This is the Golden Orange Panettone from Rose's book The Baking Bible.  An epic feat to produce not because it was difficult but because it took extraordinary mental energy for me to understand the many steps.  At  first I diagrammed the recipe into a crazed map with arrows pointing here and there and everywhere.  I then resorted to outlining.  Pages and pages of outline.  It slowly began to make sense but I still felt befuddled.  LIGHT BULB  List the steps numerically!  They numbered one through thirty three.  A visual presentation perhaps? Yes!  Feeble attempt of drawing the dough into a cartoon strip began with La Biga and the journey there of. 

 The only thing I didn't do was to turn it into a three act Broadway play with the Rockettes singing and dancing their way through flour and yeast, flinging orange peel confetti. 

Act I
La Biga

Or as I like to call it Edible Silly Putty.  Seriously, was this what it was supposed to look like or was it a total fail?   I had no idea.  To The Google and landing on Youtube  featuring  Julia Child baking Italian bread with Carol Field, her biga looked as rubbery as mine so I carried on.  

Candied Orange Peel

Way back when I read a wonderful post on Kate's, of Kate Flour fame, delightful blog, A Merrier World explaining how to make orange peel.  It sounded intriguing.  The flavor turned out to be far superior to the very expensive imported Danish candied peel at the local Italian market.  It was messy but not difficult.
The biggest surprise was the mountain of pith produced from quite small oranges. 

Into a long soaking bath along with the raisins. Triple Sec (I used fresh orange juice), vanilla and the elusive Boyajian Orange Oil found at Sur Le Table, a most dangerous den of baking iniquity.  I walked in for oil and walked out with a marble pastry slab, pastry cloth set and oh ya, a triple oil pack.  Post Christmas sale=Too Good To Resist. A few tablespoons of the reserved liquid is saved to pour into the dough and it was so incredible, I couldn't bare to toss the rest.

Act II

Or the day I nearly lost my mind.  How many doughs are there exactly in this Panettone? THREE.  I finally figured out Panettone is sort of a transformer magic act, dough by dough.  Biga is the first on stage who then goes into a water, flour, egg yolk, golden syrup yeast concoction.  That's dough number two,  or  its professional stage name,  The Sponge.  
Next up, Dough Number Three, simply referred to as: Dough.  Flour, dry milk (what is up with the scarcity of dry milk in stores these days?), yeast and salt are mixed together and  poured over the Sponge, blanketing the starter sponge for an eventual trip to the refrigerator after a short warm respite.  

Insert swear word of choice I forgot the salt oh well let's just whisk it right on top of the dough.  

This poor dough, first it gets nice and warm and them BAM!  banished to the cold refrigerator for character building.    Out it comes for softened butter, egg yolks, more golden syrup and candied orange/raisin liquid,   eventually turning the very peculiar original Silly Putty Biga into a smooth and sticky dough, but dough none the less.This is where I panicked.  Was I supposed to let the cold dough warm up first?  Had not a clue but in for a penny in for a pound.

The alchemy continued until it all came together into a gorgeous golden dough.  The fragrant candied orange peel and raisins are sprinkled like pixie dust and a bit of folding tucks them gingerly inside.  Another lovely warm rest and banished to the cold once again, this time to set the butter lest it escape and make a run for it.  A quick and gentle knead to redistribute the yeast,  into an oiled coated baggy.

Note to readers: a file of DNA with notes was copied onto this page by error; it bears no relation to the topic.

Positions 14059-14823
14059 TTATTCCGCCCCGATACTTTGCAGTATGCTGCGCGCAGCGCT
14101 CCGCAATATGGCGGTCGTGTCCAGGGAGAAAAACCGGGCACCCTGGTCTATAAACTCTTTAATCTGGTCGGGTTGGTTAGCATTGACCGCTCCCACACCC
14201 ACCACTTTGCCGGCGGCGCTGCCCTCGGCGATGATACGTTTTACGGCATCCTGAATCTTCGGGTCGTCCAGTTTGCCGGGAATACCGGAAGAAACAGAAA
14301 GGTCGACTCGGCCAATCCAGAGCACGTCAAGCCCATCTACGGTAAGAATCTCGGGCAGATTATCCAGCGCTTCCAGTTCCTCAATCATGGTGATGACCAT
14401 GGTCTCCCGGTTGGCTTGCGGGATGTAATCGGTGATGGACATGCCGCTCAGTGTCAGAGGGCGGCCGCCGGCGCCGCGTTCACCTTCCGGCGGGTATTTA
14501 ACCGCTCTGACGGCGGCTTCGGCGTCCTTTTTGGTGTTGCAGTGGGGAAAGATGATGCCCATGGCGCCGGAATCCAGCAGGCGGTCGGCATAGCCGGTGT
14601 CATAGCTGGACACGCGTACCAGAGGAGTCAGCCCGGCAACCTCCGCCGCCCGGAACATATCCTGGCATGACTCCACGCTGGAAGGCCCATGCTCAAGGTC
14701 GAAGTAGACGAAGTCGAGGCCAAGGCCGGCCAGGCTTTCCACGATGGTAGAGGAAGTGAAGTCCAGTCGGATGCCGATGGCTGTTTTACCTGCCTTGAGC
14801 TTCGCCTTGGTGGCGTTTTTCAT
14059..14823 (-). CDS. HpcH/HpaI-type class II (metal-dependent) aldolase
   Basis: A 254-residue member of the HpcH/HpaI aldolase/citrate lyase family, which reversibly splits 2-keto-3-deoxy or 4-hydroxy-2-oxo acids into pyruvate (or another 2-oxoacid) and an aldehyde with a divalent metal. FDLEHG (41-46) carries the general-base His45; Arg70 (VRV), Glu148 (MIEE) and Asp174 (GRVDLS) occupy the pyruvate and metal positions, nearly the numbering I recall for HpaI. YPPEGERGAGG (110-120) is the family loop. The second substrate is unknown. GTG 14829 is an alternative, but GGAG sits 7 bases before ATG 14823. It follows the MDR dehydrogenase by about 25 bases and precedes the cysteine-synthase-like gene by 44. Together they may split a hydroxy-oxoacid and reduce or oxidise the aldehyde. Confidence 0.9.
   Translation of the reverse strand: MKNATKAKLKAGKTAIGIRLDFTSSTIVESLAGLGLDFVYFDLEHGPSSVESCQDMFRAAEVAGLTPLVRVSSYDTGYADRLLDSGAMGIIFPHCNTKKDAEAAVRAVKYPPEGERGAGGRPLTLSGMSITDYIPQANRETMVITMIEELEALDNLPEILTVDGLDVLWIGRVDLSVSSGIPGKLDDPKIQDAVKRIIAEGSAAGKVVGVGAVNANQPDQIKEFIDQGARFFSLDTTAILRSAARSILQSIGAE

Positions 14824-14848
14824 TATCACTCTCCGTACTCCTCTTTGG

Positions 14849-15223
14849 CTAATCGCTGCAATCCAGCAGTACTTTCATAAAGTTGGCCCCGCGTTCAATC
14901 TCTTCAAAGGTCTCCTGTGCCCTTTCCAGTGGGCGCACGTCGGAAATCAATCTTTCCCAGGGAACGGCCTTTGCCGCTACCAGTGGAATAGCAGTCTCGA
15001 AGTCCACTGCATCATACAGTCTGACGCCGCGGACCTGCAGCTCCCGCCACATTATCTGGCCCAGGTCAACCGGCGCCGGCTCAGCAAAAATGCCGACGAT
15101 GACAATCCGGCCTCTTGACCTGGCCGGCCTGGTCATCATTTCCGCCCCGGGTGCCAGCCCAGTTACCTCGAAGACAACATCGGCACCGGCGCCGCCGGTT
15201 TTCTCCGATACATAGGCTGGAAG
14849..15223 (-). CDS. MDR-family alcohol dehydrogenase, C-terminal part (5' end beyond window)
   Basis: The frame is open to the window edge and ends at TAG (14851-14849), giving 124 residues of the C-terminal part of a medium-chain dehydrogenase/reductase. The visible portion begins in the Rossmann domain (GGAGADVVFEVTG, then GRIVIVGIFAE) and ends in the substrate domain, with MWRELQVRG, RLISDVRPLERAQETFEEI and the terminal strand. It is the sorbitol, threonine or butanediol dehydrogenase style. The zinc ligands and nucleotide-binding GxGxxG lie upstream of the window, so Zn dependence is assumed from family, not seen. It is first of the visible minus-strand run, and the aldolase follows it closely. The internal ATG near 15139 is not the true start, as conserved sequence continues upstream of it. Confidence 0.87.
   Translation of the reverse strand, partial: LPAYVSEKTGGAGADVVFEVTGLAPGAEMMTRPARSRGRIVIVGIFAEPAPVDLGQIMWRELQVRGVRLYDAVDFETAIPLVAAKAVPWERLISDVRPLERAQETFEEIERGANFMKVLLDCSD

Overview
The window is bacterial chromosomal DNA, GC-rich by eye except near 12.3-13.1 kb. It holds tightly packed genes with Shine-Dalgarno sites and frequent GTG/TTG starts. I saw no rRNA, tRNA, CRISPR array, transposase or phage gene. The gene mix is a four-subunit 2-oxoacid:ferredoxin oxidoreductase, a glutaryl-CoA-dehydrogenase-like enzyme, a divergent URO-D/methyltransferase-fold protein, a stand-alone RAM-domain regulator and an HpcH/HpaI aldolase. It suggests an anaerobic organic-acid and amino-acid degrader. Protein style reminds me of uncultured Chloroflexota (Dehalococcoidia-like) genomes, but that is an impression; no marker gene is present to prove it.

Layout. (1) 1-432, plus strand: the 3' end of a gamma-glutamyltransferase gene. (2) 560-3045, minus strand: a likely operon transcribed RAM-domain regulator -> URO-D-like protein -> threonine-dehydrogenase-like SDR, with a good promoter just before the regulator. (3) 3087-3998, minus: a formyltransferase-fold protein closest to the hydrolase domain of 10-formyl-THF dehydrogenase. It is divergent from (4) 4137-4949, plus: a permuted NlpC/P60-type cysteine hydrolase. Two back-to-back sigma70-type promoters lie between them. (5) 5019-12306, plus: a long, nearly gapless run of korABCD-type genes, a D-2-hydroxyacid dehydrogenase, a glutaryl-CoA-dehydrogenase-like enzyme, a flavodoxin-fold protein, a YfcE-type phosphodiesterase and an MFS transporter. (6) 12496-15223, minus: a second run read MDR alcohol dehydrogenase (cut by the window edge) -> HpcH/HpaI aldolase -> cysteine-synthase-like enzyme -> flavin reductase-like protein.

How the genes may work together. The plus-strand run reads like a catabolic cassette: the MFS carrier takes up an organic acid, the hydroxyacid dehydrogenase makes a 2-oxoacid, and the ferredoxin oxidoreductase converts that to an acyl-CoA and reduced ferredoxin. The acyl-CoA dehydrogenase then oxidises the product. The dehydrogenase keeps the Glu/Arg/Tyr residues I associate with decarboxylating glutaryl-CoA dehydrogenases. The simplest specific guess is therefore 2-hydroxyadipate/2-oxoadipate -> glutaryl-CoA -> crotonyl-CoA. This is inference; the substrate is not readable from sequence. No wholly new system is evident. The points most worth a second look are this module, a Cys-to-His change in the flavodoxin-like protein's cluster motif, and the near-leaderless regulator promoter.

After a deep sleep with the fishes cocooned in a Ziplock bag, the citron studded dough is brought forth from a long hypothermia slumber and slowly resuscitated back to the land of the living with a warm rise in a steamy DIY  microwave steam bath sitting in the elusive almost proper sized paper mold. 

  Lo a miracle!  The dough rises and fluffs and begins to look like, well dough.  Real dough.  And so the dough graduates to the end goal; the oven which contains a new pizza stone (the imported $90 Panettone at the Italian deli is starting to seem like a good buy) because my ancient one is MIA, with ice thrown in a pan on the oven floor for a burst of steam.  Almost immediately orange begins to scent the air.  Thirty minutes in a foil tent is offered for protection against over-browning and a short time later, the Golden Orange Panettone is finally done.  Nice and warm, the leftover citron/raisin syrup seemed the perfect thing to brush over the crust.  

This Panettone has staying power and doesn't require being hung upside down to prevent collapsing like a souffle.  An eight hour rest and The Golden Panettone is ready .  It's better, much much better at 24 hours. 

 Rose's Panettone is milder, more refined than the commercial ones I am used to.  I loved making this bread, even though I was sleep deprived miscalculating rising times and tending to dough at 3 a.m., got dizzy trying to remember if it was time for a warm rise,  cool rise, first, second or fifteenth rise..  Actually making Panettone seemed way beyond my reach and so I buy them every year at Christmas from Trader Joe's..  The ingredients are essentially the same but that is where the similarity ends. I can't wait to make it again, doubling the amounts of candied orange peel and raisins and brushing it with the leftover orange syrup elixir. Drizzled with Lindt Orange Chocolate Sauce, thank you Faithy for the Lindt tip, and it is spectacular.

Final Curtain Call
Better known as OMGEEEEEE. Breakfast

Wednesday, January 14, 2015

Candied Orange Peel

Quick run down should anyone else want to try Kate's (of Kateflour UK fame)  recipe found here for the Panettone..  There are not any weighed amounts for ingredients, it was a bit of a guess. My oranges were on the small side so I added an extra.  Using a spoon did not work for me but a small knife with a wavy edge did.  This was the "hardest" part of the entire process other than patience while the peels bubbled away in the syrup.  Near the end, it was difficult to tell how much syrup was left due to the amount of bubbles produced while simmering.  Taking it on and off the heat was the only way to tell.  She's not kidding when she says "Don't let it burn."  It would be very easy to burn at the end thinking there was more syrup underneath all the bubbles.